His diet is also unhealthy as he drinks a few beers every day and smokes a pack of cigarettes daily.

Brown suffered from acute chest pain and difficulty breathing when he was admitted to hospital.

These are symptoms of Acute Coronary syndrome (ACS).

Hospital Provides Mr. Brown With the Best Nursing Care

Hyperglycaemia is not just about renal failure. It can also lead to cardiovascular diseases, blindness, and even heart disease.

Mr. Brown should be examined twice a year for high levels of glycated blood sugar.

A nurse must make sure Mr. Brown is properly diagnosed and maintain a medical record when he’s in hospital.

The blood and urine tests should be completed (Martin-Gronert & Ozanne (2012)).

A variety of tests can be done on the patient.

They include the urine test, HbA1c, and eye dilation tests.

For diabetes to be confirmed, it is necessary to perform a thorough eye dilation test.

An HbA1c blood test should be done on the patient.

This is a test that checks the amount of hemoglobin in glycosylated plasma.

For checking the levels of sugar and ketones in urine, it is necessary to perform a urine test.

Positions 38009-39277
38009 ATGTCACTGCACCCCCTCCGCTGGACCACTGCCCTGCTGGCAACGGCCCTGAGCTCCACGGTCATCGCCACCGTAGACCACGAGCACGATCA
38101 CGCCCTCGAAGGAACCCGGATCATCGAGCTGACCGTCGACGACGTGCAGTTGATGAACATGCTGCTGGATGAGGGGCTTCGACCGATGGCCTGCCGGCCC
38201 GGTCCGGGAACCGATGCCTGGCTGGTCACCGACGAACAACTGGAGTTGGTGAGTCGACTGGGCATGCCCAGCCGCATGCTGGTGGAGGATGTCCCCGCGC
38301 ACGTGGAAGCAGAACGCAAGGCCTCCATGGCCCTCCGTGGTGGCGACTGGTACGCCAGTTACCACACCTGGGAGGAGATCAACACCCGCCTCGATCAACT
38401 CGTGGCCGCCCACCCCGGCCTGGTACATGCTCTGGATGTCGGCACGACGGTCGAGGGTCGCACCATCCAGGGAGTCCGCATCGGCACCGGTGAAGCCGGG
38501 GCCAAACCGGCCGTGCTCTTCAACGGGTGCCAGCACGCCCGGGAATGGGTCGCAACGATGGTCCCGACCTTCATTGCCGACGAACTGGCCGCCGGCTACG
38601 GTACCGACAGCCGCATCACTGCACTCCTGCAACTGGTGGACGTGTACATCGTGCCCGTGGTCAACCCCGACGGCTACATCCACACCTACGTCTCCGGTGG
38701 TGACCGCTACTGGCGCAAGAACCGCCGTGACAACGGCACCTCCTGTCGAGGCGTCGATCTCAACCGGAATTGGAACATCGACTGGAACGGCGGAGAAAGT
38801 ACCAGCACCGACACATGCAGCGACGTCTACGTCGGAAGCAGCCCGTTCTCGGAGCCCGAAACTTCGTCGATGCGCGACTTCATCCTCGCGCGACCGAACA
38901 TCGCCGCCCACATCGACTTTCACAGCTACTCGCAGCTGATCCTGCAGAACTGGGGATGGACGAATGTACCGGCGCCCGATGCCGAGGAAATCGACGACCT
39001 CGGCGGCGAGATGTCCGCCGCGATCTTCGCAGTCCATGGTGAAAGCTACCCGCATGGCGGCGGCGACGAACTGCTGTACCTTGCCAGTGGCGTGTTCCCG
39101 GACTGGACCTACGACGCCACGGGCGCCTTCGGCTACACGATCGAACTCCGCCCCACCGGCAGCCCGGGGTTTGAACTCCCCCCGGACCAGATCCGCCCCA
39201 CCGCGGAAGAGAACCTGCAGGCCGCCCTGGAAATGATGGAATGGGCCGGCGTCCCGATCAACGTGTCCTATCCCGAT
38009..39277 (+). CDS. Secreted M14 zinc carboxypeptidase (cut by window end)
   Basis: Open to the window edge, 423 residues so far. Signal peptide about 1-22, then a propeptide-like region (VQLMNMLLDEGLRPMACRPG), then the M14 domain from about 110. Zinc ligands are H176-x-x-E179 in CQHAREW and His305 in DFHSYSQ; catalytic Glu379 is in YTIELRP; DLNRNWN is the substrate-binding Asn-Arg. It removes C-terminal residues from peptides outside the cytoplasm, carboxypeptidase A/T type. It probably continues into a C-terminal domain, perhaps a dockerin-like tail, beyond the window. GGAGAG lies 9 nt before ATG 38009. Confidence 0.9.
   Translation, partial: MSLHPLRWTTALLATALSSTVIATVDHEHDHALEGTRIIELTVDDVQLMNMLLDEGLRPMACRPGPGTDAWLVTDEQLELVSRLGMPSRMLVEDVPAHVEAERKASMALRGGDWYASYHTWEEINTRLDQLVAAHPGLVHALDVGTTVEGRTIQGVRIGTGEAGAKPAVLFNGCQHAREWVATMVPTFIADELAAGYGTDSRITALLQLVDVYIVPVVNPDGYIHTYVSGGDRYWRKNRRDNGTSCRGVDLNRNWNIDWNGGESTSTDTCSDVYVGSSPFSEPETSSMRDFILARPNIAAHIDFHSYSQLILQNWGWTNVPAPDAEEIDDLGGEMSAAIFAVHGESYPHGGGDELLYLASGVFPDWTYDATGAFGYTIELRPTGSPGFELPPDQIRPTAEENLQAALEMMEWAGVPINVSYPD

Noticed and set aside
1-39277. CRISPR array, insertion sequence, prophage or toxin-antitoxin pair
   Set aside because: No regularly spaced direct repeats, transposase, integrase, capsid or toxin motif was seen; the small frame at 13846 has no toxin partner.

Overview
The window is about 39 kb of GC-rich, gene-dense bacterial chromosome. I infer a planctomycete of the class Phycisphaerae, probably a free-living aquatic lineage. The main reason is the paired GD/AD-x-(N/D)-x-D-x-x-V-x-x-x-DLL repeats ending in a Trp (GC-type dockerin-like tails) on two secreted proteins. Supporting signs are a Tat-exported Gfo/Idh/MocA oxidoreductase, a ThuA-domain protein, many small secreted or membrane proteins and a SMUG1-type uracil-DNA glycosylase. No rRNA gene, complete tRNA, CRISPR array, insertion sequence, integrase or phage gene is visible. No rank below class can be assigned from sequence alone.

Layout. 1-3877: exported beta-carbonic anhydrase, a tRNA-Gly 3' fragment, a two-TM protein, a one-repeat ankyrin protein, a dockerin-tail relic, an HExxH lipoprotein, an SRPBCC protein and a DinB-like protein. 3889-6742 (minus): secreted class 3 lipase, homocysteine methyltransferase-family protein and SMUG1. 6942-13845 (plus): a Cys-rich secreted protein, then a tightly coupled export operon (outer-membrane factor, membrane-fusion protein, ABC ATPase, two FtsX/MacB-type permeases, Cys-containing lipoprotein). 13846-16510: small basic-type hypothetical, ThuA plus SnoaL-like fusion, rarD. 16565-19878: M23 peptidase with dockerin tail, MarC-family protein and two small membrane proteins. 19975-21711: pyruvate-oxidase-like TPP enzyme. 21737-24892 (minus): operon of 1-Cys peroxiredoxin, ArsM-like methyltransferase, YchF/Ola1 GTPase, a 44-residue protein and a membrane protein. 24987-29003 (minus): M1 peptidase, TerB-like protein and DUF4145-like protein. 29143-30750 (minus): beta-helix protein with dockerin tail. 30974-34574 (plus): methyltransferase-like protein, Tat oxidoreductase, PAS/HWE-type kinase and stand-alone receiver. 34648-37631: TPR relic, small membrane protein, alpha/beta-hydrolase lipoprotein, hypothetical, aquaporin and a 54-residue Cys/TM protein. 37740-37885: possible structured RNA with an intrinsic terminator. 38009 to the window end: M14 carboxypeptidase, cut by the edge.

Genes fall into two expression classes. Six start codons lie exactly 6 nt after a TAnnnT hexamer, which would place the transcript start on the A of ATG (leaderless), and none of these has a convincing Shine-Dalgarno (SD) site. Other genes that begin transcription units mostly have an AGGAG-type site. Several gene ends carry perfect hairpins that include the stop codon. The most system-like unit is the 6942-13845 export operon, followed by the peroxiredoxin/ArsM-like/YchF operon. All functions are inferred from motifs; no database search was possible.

A sample of urine from the patient is collected. Then, a strip is placed in the urine.

Any change in color will indicate the presence of ketones.

This type of test is also used to detect microalbumin.

This protein can be found in diabetic patients’ urine.

Troponin testing is also used to determine if there has been a heart attack.

This type of test is done when the patient has chest pain, shortness, cold sweat, nausea and/or chest discomfort.

Troponin I (and T) are heart muscle proteins that are released into the blood when there is heart damage.

Troponin levels that are high in the blood must indicate that the patient had suffered from a heart attack or other type of heart disease.

Troponin levels may rise after a heart injury and can remain elevated for as long as 10-14 days.

A patient suffering from a heart attack can have both non-invasive or invasive tests performed.

Imaging with a needle stick is non-invasive. Invasive tests require the placement of a tube.

Mahar (2012). A pain assessment instrument should be accurate and reliable to give the correct amount information.

Both the patient and staff should be able to use the tools.

Nursing’s acronym PQRST is Provoke. Quality. Radiates. Severity. Time.